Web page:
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Court Lets Schools Ban Inflammatory T-Shirts

A federal appeals panel rules that an anti-gay slogan sported by a San Diego-area high school student interfered with others' right to learn.

April 21, 2006|Henry Weinstein | Times Staff Writer

Schools in the Western United States can forbid a high school student to wear a T-shirt with a slogan that denigrates gay and lesbian students, a sharply divided federal appeals court in San Francisco ruled Thursday.

In a 2-1 decision, the U.S. 9th Circuit Court of Appeals said that a T-shirt that proclaimed "Be ashamed, our school embraced what God has condemned" on the front and "Homosexuality is shameful" on the back was "injurious to gay and lesbian students and interfered with their right to learn." Wearing such a T-shirt can be barred on a public high school campus without violating the 1st Amendment, the court said.

In numerous instances, the U.S. Supreme Court has held that Americans must tolerate offensive speech, including permitting marches by Nazis through a community with a substantial Jewish population. However, the majority ruled in this instance that some limitations were permissible in a public secondary school setting.

The court concluded that San Diego-area high school student Tyler Harper's donning of the T-shirt "collides with the rights of other students in the most fundamental way," wrote 9th Circuit Judge Stephen Reinhardt.

"Public school students who may be injured by verbal assaults on the basis of a core identifying characteristic such as race, religion, or sexual orientation have a right to be free from such attacks while on school campuses," Reinhardt said. "Being secure involves not only the freedom from physical assaults but from psychological attacks that cause young people to question their self-worth and their rightful place in society."

Judge Alex Kozinski issued a strong dissent. "While I find this a difficult and troubling case," the Poway Unified School District has "offered no lawful justification for banning Harper's T-shirt."

There was no evidence that gay students were harmed by derogatory messages of the type conveyed on Harper's T-shirt, Kozinski said.

Moreover, Kozinski, an appointee of former President Reagan, said there was no indication that a discussion that Harper had with other students about the T-shirt "turned violent or disrupted school activities."

In fact, Kozinski said, "while words were exchanged, the students managed the situation well and without intervention from the school authorities. No doubt, everyone learned an important civics lesson about dealing with others who hold sharply divergent views."

Thursday's ruling comes amid a growing campaign across the country to force public schools, state universities and private companies to annul policies protecting gays and lesbians from harassment. Plaintiffs in several lawsuits are seeking to knock out tolerance programs on the grounds that they violate their religious beliefs, which condemn homosexuality.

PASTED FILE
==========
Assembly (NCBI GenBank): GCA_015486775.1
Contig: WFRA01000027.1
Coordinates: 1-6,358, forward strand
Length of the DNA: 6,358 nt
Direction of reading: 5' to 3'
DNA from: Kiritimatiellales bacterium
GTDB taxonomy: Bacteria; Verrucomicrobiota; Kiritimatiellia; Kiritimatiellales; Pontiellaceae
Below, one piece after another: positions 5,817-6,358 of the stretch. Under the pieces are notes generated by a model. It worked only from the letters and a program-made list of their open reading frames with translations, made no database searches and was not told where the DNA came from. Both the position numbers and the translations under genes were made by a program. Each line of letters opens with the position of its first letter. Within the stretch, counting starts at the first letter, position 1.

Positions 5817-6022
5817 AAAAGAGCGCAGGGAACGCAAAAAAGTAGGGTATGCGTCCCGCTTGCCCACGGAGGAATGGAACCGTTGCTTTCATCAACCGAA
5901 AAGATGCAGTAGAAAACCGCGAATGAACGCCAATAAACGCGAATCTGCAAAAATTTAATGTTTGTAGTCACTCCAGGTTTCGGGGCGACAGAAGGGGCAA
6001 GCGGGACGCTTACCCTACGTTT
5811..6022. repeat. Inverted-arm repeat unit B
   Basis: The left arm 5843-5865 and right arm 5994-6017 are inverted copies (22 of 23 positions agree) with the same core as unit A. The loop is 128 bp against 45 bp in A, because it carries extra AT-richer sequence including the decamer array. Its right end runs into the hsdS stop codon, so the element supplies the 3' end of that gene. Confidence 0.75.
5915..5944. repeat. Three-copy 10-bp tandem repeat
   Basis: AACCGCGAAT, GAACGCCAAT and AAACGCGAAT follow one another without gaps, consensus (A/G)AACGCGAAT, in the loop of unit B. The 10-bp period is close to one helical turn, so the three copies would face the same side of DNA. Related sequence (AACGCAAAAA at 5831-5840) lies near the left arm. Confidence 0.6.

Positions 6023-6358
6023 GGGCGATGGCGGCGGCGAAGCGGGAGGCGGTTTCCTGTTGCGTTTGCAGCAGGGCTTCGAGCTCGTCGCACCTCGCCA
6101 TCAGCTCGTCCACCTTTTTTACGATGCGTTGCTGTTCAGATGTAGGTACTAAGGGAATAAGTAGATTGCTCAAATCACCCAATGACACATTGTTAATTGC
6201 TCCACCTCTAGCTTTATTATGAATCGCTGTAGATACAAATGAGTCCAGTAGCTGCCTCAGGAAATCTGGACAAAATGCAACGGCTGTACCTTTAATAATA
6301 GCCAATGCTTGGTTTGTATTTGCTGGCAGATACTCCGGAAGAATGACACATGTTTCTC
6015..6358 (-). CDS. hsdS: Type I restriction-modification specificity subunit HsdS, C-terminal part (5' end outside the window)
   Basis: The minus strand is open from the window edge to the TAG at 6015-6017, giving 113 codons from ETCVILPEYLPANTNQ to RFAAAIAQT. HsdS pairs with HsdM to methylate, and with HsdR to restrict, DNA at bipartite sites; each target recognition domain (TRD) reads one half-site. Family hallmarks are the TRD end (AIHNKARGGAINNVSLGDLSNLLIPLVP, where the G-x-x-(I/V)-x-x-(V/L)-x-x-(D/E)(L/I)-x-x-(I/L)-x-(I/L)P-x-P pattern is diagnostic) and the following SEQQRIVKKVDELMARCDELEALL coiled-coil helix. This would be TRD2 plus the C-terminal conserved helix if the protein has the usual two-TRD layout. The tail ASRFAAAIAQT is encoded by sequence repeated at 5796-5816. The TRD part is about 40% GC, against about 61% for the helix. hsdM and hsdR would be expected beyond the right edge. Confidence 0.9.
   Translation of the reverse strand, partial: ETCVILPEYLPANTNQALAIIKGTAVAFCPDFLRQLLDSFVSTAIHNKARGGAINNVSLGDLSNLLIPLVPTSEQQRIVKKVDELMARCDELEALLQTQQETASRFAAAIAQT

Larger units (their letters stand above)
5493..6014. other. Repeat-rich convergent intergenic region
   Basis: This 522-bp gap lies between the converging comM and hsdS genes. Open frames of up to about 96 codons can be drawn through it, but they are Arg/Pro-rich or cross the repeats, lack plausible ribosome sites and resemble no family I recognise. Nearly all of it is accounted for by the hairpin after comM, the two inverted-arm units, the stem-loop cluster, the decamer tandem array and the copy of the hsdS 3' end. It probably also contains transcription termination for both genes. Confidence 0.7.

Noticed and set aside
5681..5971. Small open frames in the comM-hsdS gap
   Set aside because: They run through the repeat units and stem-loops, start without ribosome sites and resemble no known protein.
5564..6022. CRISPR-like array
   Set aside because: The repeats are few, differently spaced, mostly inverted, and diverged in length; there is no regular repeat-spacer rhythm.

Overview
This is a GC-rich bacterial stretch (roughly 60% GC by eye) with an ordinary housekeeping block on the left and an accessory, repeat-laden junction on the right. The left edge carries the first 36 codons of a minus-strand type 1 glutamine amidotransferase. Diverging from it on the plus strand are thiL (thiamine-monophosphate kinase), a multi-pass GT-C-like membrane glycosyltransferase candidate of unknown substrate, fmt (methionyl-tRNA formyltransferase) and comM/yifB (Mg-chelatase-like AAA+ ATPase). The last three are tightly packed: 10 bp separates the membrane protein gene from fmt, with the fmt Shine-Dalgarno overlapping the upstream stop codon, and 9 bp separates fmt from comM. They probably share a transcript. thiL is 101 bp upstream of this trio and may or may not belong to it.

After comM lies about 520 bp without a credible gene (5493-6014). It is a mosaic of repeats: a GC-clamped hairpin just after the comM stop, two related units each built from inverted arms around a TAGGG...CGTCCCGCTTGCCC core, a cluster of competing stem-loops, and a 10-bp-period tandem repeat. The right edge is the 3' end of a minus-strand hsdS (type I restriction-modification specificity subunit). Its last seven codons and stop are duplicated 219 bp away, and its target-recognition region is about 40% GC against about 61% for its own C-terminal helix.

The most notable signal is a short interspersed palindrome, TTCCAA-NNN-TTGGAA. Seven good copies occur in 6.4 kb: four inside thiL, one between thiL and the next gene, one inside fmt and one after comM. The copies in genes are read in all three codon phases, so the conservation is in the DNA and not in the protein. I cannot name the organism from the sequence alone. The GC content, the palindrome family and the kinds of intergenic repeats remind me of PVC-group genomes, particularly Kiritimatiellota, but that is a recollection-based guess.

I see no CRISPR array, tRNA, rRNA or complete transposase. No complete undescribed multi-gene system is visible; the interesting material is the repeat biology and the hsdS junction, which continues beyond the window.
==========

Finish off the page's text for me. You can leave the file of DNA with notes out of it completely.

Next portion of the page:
The sharply clashing views of Reinhardt and Kozinski, who usually agree on free speech cases, reflects that the case poses "an enormously difficult issue -- the tension between schools wanting to create a more tolerant learning environment and the important value of protecting the free speech of students," said Erwin Chemerinsky, a constitutional law professor at Duke University in North Carolina. He said that in recent years appellate courts had overwhelmingly sided with school officials who had restricted the speech of high school students.

But UCLA constitutional law professor Eugene Volokh said he found the majority opinion "very troubling.... This is very much contrary to basic principles that the 1st Amendment is viewpoint neutral. It protects hostile viewpoints as well as tolerant ones," Volokh said. He predicted that the issue would reach the U.S. Supreme Court.

The 9th Circuit decision stemmed from an incident in April 2004, when Harper, then a sophomore at Poway High School, wore the T-shirt to protest a Day of Silence at the campus intended, in the words of a school official, to "teach tolerance of others, particularly those of a different sexual orientation."

A teacher at the school told Harper that he believed the shirt was inflammatory, violated the school's dress code and "created a negative and hostile working environment for others." When Harper refused to remove the shirt and asked to speak to a school administrator, the teacher gave him a dress-code violation card to take to the front office.

After meeting with Harper, school Principal Scott Fisher said Harper could not wear the shirt on campus but declined to suspend him as Harper requested. Rather, Fisher required Harper to stay in the school's front office the remainder of day. He was not disciplined in any other way.

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